Yesterday, the government in Myanmar signed an agreement with eight ethnic groups to cease-fire. Fighting between various ethnic groups with different religions, cultures, and languages, and the government continues to impact communities throughout borders across Myanmar.
Over 240,000 men, women and children are internally displaced in the country, primarily along borders in the Kachin State. And the government is making some progress by trying to use peaceful action to end conflict instead of the violence the country has known for decades.
Civil war between Myanmar’s government and ethnic groups has been ongoing for sixty-three years since the country gained independence from Britain in 1948. It has been one of the longest battles for peace a country has ever known. Conflict between ethnic groups and government in Myanmar is the longest in human history, according to some sources.
So looking on the bright side does not come easily when a cease-fire agreement occurs.
Many remain skeptical that this cease-fire agreement addresses issues such as what the balance of power between the government and ethnic groups will be in the future.
Others are concerned ethnic groups along the Chinese border were not included.
And two of the largest of the ethnic groups, the Kachin and the Wa did not sign the agreement.
However, some remain optimistic, like Aung Naing Oo, Director for the Peace Dialogue at the Myanmar Peace Center, who says, “a final cease-fire deal encompassing most groups would create an enabling environment for others to join later.”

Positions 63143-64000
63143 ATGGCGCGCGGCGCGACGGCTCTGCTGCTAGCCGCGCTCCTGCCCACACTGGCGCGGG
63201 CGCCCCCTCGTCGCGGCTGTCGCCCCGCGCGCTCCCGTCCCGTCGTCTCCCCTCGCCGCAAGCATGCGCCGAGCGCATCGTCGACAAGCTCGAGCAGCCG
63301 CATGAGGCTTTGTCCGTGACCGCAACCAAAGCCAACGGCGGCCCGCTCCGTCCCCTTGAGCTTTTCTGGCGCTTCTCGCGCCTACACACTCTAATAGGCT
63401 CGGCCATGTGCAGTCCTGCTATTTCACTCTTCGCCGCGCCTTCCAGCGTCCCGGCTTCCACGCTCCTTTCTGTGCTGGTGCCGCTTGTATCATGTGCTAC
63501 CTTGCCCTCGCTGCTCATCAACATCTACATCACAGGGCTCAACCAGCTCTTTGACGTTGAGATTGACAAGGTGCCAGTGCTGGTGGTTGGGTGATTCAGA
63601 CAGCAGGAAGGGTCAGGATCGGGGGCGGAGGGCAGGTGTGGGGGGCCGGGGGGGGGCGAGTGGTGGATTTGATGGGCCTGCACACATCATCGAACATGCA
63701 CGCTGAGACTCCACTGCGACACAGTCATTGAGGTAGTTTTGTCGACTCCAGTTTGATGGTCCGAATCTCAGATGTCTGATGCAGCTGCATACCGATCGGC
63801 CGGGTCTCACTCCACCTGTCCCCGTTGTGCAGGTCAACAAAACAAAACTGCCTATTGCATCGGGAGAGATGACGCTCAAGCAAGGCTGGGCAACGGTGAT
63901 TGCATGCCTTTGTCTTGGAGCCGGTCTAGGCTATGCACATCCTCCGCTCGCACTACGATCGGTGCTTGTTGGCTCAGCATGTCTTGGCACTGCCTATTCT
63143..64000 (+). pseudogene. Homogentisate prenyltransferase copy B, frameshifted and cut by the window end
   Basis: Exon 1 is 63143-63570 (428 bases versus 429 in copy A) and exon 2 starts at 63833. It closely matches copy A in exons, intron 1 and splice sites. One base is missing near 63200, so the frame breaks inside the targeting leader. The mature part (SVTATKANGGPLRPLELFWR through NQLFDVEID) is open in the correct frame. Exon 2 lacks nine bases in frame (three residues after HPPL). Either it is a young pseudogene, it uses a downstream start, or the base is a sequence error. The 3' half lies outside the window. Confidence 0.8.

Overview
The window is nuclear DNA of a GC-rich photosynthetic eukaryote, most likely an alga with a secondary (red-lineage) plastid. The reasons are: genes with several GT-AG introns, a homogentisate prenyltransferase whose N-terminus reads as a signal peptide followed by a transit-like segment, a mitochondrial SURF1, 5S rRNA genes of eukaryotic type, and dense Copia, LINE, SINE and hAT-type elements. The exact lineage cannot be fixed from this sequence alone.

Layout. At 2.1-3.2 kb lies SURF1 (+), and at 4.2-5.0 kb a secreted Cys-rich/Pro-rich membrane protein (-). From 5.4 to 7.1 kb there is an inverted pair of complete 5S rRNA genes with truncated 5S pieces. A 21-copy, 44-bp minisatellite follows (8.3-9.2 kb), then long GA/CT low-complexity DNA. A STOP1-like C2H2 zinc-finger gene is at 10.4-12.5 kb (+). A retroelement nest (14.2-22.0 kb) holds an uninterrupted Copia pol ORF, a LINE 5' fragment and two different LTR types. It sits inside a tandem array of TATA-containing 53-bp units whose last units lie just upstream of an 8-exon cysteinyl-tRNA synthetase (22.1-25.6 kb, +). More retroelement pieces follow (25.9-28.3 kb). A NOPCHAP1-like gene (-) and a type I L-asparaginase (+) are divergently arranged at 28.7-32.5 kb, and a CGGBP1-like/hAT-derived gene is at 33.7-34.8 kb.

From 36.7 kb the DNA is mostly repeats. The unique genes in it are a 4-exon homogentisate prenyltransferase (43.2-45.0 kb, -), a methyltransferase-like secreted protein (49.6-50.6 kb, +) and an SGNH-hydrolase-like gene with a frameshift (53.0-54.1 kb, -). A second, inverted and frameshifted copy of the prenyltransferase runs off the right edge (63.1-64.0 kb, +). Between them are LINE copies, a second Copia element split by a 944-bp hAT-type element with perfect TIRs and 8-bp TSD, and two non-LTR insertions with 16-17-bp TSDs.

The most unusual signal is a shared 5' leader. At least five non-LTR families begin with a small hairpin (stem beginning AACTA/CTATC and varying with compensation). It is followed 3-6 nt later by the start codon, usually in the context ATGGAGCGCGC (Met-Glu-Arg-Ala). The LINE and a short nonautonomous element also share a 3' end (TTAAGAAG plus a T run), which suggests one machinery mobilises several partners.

So, how is this a step in the right direction?
This is not the first cease-fire agreement--it’s actually one of thirty-five.
But it’s the first ceasefire agreement Myanmar’s government signed in two years. And here’s what’s different and why I think its shows movement on the track to a better future.
Peace in Myanmar is a priority finally. And yes, sometimes signed agreements do not include all, or are not followed by all. But getting government officials and eight of the sixteen armed ethnic groups engaged in war is progress toward peace and justice (Global Goal 16 by the way).
Signing the ceasefire agreement yesterday was a big step forward because it transitions both ethnic groups and the government away from using force to come to agreements, and creates the possibility of a platform for peaceful discussions.
The cease-fire agreement brings ethnic groups into political dialogues and recognizes them as political organizations.
Which is a major breakthrough considering democracy in the country was only restored in 2010. And peaceful dialogue has only been a method for ending conflict in Myanmar since 2011 when President Thein Sein asked for peaceful negotiations not armed conflict.
President Thein Sein made peace and justice a focal point for Myanmar, so with elections taking place on November 8th, this is an interesting time to keep an eye on actions and agreements within the country.
Though it seems like a long road to achieving Global Goal 16: Peace and Justice for all, every effort world leaders take to promote fair discussions and avoid armed conflict is a step in the right direction.
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